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Bucs can only wonder: What if?


© St. Petersburg Times, published January 28, 2001

TAMPA -- Around here, Warren Sapp is fond of bellowing, when an NFL opponent threatens the Bucs in Tampa, "Not in our house!"

Not only did the Giants take over Tampa Bay's football rehearsal house, then the Bucs' ballpark, Christian Peter homesteaded in Big 99's locker.

It's an up-close-and-agonizing experience not only for Bucs players, coaches and front-office people but their downcast mid-Florida constituency, knowing Tampa Bay's team should've been a stout Super Bowl XXXV threat. . .

Seeing the Giants, as NFC champions, readying for today's ultimate NFL passion play in the non-palatial but nonetheless historic One Buccaneer Place digs of Dungy, Sapp, Lynch, Dunn, Brooks, Alstott, Moore and fellow disappointees.

"It hurt, seeing our equipment guys dressed in Giants blue all week, hanging New York jerseys and jocks in our stalls," Bucs tight end Dave Moore said. "Looking onto our practice fields, I saw Giants strolling out with their video cameras, recording moments that we still believe should've been ours. But, frankly, it would be even worse if it was the (NFC Central rival) Minnesota Vikings."

Trouble was, Tampa Bay botched a late-season game at Chicago, then lost again in the traumatic cold of Green Bay, a Martin Gramatica field goal shivering wide right, costing the Bucs the NFC Central championship and a first-round playoff bye.

As a wild card, Tampa Bay became a dead joker, a trumped king, with a beyond-rotten effort that failed 21-3 against the Eagles in the January nip of Philadelphia.

"After that terrible Sunday, we got notes to clean out our lockers," All-Pro safety John Lynch said. "That's getting slammed with reality.

"We had to make room for the NFC representative in the Super Bowl. We thought it would be us. We had every opportunity and let it slip away. For a while, it seemed we couldn't be beaten."

Today, instead of absorbing more tumultuous pain, seeing the Giants against the Ravens in our house, the XXXV extravaganza at Raymond James Stadium, the Bucs with highest notoriety will be fleeing the neighborhood.

Lynch is one of a league-high nine Tampa Bay players flying with families to Hawaii to play next Sunday in the Pro Bowl.

"It's not sour grapes when I say we totally believe the Eagles weren't as good as the Bucs, but they deserved to win that miserable afternoon at Veterans Stadium," he said. "You tell yourself to move on. Everybody in the Tampa Bay organization is searching for the tweaks that can get us to next year's Super Bowl."

John's locker at One Buc took on the XXXV odor of Giants sub Brandon Short. Michael Strahan changed clothes this week at Mike Alstott's place. Micheal Barrow was where Derrick Brooks usually dresses. Kerry Collins hung duds on Mark Royals' hooks.

Tony Dungy observed, from his desk.

"Giants equipment in our lockers ... watching them out at practice, it does enhance our sense of urgency, being reminded what big games are all about," said Tampa Bay's coach, having a clear but sobering view through his tinted plate-glass office window.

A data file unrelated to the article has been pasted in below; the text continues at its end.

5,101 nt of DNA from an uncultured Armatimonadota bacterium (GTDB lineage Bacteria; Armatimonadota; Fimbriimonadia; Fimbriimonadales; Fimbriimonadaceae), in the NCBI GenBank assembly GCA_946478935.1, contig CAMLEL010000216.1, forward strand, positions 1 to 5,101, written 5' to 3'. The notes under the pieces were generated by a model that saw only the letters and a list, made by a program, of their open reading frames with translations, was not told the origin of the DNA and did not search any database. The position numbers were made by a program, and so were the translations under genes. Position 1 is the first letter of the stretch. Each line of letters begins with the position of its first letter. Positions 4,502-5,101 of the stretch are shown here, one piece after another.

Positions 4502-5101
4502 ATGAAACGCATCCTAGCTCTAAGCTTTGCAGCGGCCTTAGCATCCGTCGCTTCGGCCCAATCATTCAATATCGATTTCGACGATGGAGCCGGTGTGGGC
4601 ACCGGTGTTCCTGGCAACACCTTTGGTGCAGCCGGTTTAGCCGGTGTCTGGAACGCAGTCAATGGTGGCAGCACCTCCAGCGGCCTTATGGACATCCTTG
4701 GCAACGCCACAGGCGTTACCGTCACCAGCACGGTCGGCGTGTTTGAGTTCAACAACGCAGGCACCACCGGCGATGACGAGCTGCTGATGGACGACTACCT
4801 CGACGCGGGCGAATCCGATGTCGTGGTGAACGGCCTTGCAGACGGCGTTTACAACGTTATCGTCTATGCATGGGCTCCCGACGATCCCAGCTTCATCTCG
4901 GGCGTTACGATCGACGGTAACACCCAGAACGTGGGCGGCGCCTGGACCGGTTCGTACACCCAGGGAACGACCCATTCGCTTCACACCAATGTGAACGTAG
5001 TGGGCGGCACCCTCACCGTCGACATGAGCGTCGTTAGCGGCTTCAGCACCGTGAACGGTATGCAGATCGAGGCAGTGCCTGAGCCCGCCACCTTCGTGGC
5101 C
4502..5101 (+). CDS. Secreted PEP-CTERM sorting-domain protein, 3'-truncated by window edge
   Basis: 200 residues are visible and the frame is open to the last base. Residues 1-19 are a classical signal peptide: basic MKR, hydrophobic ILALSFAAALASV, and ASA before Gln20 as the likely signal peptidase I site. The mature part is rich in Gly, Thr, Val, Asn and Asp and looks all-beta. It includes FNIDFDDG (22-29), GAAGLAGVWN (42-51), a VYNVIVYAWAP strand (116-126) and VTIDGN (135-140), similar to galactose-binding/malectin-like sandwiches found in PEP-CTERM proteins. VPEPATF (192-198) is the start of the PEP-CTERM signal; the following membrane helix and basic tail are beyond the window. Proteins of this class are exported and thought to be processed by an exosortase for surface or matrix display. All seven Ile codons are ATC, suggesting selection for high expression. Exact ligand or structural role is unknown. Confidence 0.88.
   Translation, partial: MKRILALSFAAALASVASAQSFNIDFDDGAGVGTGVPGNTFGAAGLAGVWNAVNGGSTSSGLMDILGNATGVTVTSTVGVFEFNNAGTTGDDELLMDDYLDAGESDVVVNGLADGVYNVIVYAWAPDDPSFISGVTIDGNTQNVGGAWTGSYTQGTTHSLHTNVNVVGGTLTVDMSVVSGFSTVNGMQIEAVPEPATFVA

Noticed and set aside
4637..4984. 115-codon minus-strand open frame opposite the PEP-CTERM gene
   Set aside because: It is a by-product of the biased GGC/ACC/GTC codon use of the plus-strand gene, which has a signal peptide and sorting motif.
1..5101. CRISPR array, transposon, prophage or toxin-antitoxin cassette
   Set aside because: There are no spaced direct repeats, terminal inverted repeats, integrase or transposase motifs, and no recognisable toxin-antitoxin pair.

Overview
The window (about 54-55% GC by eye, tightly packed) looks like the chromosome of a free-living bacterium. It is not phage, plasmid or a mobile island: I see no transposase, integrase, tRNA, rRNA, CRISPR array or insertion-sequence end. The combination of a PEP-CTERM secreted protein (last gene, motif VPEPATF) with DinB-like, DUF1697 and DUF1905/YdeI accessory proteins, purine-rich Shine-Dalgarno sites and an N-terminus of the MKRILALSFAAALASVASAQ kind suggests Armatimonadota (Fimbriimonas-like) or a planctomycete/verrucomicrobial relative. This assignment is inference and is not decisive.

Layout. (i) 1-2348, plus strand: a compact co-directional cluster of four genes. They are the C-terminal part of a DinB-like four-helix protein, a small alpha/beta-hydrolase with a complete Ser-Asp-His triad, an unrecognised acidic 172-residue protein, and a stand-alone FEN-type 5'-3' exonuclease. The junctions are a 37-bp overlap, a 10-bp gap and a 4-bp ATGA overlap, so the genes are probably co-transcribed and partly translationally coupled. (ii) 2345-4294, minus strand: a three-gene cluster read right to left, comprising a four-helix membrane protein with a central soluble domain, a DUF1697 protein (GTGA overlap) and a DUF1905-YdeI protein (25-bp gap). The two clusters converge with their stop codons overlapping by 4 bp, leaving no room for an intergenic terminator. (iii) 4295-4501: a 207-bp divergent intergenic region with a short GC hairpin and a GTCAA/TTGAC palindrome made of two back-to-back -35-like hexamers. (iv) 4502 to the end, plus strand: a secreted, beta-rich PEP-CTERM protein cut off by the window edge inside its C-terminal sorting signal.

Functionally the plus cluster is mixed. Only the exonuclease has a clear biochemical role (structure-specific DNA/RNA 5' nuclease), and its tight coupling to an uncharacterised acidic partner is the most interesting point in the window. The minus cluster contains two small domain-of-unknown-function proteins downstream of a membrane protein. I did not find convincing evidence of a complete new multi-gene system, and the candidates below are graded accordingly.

"It's disappointing to not be involved in this Super Bowl. We are excited about all the national attention on our city, but we counted on just half of these players being here, not both Baltimore and New York, but having the Bucs as participants."

Keyshawn Johnson, a NY-LA kind of flashy bloke, was surely offended, being replaced in his locker by non-celebrity Derek Engler, the Giants' center. Lyle West is the stand-in for Warrick Dunn.

Tiki Barber didn't crash in his brother's One Buc space, but instead used the digs of 330-pound Tampa Bay tackle George Hegamin. Kevin Lewis, a rookie linebacker, was where you usually find Shaun King.

"I keep thinking of the late-season chances we had to make our road a lot smoother," Moore said. "Earn a bye, then go to Giants Stadium on a 37-degree day with little or no wind. Something we like to think we could've handled (in the NFC Championship Game)."

It's coulda, woulda, shoulda.

Tampa Bay stews in a nauseating cauldron. Thinking it, feeling it and saying it isn't doing it. So the Bucs vacated, making room for the Giants, like a wilted rose being replaced in Pasadena's famous parade.

"I'm glad to be flying away before kickoff," Lynch said. "It makes it especially hard, seeing two defense-led teams involved, because our D has so much pride. But it also gives us a lot of hope.

"I'm sure Tony Dungy is smiling. This is a load of evidence that defense can be the catalyst for Super Bowl success. We're soul searching. Everybody is checking out themselves.

"I'm glad for Trent Dilfer, making it with the Ravens. A lot of us Bucs shared Monday dinner with our old teammate, at the restaurant where we said goodbye to Trent as our quarterback only a few months earlier. I wish our guys could've done it with him."

So they go, headed for Oahu and leis and pig roasts, plus that Pro Bowl thing, not only Lynch but Sapp, Alstott, Dunn, Brooks, Gramatica, Randall McDaniel, Jeff Christy and Donnie Abraham. Hawaii is terrific, the Pro Bowl a whopper of an honor, but the Tampa Bay Nine flies west with an emptiness.

It's Dilfer Ravens vs. One Buc Giants.

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